November 2nd, 2009
New research claims to show that the infamous Tsavo lions only ate 35 people and not 135 as previously believed. The lions have become famous as the worst man eaters in history as they terrorized a railroad camp in Kenya for nine months in 1898. Now an examination of the lion’s stomachs has revealed they were less prolific. More here
Books about the Tsavo lions
The Lions of Tsavo: Exploring the Legacy of Africa’s Notorious Man-Eaters
This book has received excellent reviews:
- Deftly written …Patterson’s book must now be considered the definitive Tsavo lion study. Patterson’s research at Chicago’s Field Museum and Tsavo National Park – the most important wildlife preserve in East Africa – have established him as one of the world’s leading experts on lions as well as an important conservationist’ – “Publishers Weekly”.
- ‘It was a great relief to find this wonderfully thorough, scientific, and hugely accurate tome …the thrill of so many new details (and newly found photos) put together in historical (Darwinian) biological and ecological perspective. – Peter Beard, Photographer, Naturalist, and Author of “The End of the Game”.’ More
From the bestselling Pulitzer Prize winner and National Book Award finalist, Phil Caputo, a riveting adventure travel narrative that tracks two scientists attempting to unlock the secrets of a unique breed of fierce, man-eating lions of eastern Africa. More
September 18th, 2009
Researchers from the Kenya Wildlife Service have reported that Kenya is losing about 100 lions each year, and that there are and now just 2,000 lions left in the country. Some observers, perhaps somewhat alarmist, have believe lions might be extinct in the next 10 to 20 years. The cause of the rapid decline of the country’s lion population is conflict with people. They are a threat to people’s lives and livelihoods, and locals retaliate by killing lions, often poisoning them with by a pesticide called Furadan. But this excellent article believes the root cause of these conflicts lies linked to Kenya’s wildlife conservation policies.
Although lions are costly to local communities and private landholders especially those who raise livestock, these renowned predators are very valuable economic assets.
Economists have estimated the value of a single male lion in Amboseli National Park in relation to tourism activities at over $500,000 during the course of the animal’s lifetime. More recent estimates suggest that Kenya’s remaining lions may be worth over $30 million annually.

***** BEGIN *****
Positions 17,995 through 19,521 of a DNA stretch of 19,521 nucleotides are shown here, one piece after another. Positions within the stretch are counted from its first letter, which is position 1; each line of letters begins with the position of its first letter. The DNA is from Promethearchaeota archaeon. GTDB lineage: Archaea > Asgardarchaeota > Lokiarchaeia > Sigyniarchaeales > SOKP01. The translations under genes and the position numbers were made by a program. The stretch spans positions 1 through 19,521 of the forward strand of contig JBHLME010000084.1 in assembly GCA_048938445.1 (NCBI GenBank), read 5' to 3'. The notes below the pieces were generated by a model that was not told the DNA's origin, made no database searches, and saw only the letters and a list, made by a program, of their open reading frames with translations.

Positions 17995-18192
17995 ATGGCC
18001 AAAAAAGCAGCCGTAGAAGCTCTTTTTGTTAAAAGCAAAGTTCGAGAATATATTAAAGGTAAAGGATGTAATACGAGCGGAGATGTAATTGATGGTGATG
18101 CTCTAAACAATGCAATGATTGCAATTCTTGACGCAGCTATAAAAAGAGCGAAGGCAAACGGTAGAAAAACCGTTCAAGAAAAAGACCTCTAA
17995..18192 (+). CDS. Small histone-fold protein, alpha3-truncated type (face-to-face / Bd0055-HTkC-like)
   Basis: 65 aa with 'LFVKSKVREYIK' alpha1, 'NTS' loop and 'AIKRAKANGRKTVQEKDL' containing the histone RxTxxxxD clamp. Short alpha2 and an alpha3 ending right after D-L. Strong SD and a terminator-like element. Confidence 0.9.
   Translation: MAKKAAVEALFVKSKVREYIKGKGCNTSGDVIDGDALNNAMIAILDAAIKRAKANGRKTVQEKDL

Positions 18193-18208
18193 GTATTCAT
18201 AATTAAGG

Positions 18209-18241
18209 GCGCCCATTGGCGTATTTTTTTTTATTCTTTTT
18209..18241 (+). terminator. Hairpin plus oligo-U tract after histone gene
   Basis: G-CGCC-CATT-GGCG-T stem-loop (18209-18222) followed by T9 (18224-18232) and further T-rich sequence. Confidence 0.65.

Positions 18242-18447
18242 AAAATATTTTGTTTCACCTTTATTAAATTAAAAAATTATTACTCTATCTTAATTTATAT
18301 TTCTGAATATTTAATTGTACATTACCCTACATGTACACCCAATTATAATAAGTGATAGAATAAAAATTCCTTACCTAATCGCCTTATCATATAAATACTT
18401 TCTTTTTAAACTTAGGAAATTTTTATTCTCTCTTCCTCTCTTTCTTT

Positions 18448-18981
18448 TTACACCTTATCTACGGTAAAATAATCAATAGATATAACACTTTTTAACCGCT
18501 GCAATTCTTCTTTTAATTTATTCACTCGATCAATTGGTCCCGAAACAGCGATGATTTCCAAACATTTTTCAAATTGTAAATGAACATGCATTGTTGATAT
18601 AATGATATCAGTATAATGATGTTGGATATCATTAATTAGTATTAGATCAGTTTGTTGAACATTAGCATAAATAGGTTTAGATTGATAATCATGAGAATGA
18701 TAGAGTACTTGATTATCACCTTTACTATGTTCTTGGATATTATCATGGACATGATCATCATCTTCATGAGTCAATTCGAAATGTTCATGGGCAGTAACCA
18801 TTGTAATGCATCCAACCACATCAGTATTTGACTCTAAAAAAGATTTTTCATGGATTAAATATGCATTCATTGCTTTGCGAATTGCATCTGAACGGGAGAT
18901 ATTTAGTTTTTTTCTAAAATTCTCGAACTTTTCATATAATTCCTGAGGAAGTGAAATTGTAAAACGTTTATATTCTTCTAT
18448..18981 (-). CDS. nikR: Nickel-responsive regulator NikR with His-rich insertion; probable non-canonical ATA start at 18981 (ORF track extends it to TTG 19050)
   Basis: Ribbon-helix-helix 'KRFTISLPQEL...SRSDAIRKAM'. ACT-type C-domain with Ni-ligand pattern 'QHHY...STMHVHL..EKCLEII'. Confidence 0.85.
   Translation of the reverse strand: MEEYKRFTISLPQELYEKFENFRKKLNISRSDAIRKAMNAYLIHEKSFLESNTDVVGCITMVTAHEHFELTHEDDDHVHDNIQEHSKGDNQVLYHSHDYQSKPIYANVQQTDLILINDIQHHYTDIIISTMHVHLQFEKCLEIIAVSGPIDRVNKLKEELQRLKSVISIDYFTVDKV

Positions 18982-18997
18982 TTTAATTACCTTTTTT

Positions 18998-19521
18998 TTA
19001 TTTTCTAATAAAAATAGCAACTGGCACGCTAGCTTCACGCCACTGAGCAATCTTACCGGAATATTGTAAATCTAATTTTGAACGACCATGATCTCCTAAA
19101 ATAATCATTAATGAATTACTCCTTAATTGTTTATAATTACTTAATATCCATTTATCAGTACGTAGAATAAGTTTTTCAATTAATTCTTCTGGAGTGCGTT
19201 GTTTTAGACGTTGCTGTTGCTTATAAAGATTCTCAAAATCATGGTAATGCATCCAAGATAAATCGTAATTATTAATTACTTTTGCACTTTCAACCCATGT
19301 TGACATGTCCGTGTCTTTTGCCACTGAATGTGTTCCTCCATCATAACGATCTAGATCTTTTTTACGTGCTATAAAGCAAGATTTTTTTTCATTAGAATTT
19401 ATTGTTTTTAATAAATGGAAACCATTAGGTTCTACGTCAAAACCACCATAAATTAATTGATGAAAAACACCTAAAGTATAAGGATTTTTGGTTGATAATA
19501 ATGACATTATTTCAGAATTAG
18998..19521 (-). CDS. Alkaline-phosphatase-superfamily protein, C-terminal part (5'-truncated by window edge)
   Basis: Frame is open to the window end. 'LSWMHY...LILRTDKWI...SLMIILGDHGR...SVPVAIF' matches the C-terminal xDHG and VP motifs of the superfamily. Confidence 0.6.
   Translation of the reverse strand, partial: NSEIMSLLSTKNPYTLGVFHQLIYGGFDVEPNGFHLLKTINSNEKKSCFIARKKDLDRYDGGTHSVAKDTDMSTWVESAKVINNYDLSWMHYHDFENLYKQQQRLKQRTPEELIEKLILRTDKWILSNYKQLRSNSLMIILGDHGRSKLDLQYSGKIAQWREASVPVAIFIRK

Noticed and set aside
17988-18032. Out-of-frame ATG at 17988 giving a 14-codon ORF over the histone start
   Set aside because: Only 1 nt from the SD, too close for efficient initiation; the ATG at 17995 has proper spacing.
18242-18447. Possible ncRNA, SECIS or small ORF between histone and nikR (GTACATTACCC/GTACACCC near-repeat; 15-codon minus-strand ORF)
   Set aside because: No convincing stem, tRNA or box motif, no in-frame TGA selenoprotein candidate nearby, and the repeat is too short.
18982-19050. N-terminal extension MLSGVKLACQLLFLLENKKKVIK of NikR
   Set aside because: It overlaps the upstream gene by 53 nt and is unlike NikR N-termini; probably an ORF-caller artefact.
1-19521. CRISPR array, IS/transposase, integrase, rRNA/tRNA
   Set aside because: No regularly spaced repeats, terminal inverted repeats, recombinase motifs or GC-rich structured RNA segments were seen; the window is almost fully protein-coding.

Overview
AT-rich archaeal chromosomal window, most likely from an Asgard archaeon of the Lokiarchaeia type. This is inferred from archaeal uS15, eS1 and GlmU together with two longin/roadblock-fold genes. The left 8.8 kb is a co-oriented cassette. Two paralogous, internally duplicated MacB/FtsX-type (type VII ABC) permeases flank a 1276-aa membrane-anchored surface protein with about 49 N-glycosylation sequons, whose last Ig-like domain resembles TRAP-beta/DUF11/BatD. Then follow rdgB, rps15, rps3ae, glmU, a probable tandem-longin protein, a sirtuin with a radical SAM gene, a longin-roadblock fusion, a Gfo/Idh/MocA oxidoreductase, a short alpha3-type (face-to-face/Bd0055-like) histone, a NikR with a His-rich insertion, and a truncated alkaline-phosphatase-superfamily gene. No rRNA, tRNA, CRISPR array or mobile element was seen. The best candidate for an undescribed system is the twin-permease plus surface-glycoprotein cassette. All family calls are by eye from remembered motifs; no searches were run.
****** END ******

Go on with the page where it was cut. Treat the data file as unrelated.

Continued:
Certainly, lions are a foundation of a national tourism industry that accounts for up to 10 per cent of Kenya’s GDP.
The fact that lions support flows of revenue and economic activity, yet are rapidly disappearing from Kenyan landscapes represents what economists call a ‘market failure’.
The marketplace, as currently structured, does not translate lions’ economic value into incentives for their production–hence their widespread decline.
At the root of this market failure is the reality that the beneficiaries of lions– mainly the government and private companies such as hotels, airlines, and safari outfitters–do not control the production or maintenance of lion populations.
Rather, the status of lion populations is effectively determined by the rural landholders and communities who live alongside lions.
Those landholders, however, are not the principal beneficiaries of the tourism industry and do not capture most of the revenue that lions generate. As a result, local people generally have incentives to exterminate lions rather than producing or conserving them.
August 20th, 2009
African Penguins under threat. Photo: Salimfadhley (Wikimedia commons)
- The recent catastrophic decline in numbers of African penguins in the wild has raised alarm among conservationists. The bird are declining at all of their breeding sites. The penguins on Robben Island, South Africa, declined by 62 per cent between 2007 and 2008, leaving a mere 2,200 breeding pairs on the island, down from around 8,000 pairs in 2004
- African village dogs are not a mixture of modern breeds but directly descended from an ancestral pool of indigenous dogs, according to a new genetic study of hundreds of semi-feral dogs. This means that village dogs from most African regions are genetically distinct from non-native breeds and mixed-breed dogs.
- Pictures released by Conservation International depict a troubling development in Madagascar: the emergence of a commercial bushmeat market for lemurs
- Six Botswana bushmen found guilty of hunting without a permit on their ancestral land have been set free with a caution, a lobby group says. Survival International said the “attempt by the Botswana government to punish Bushmen for hunting to feed their families has backfired”. BBC
- 18 new invertebrate species have been described in South Africa, including spiders, snails, millipedes, earthworms and centipedes.
- Lions face extinction in Kenya within the next 20 years unless urgent action is taken to save them. Every year the country is losing an average of 100 of its 2,000 lions due to growing human settlements, increasing farming, climate change and disease, according to the Kenya Wildlife Service.
- Eco-Tourism activities have been suspended in Loango National Park, Gabon In 2002, late President Omar Bongo Ondimba put Gabon firmly on the map as an important future eco-tourism destination by nominating more than 11% of the nation’s territory as National Park to protect its vital rainforest and wildlife like the gorilla, chimpanzee and forest elephant. Seven years later, following the death of the President, a disagreement between the current interim government of Gabon and Société de Conservation et Développement (SCD SA) now prevents the country’s main eco-tourism partner Africa’s Eden from continuing its conservation-enabling activities in Loango National Park.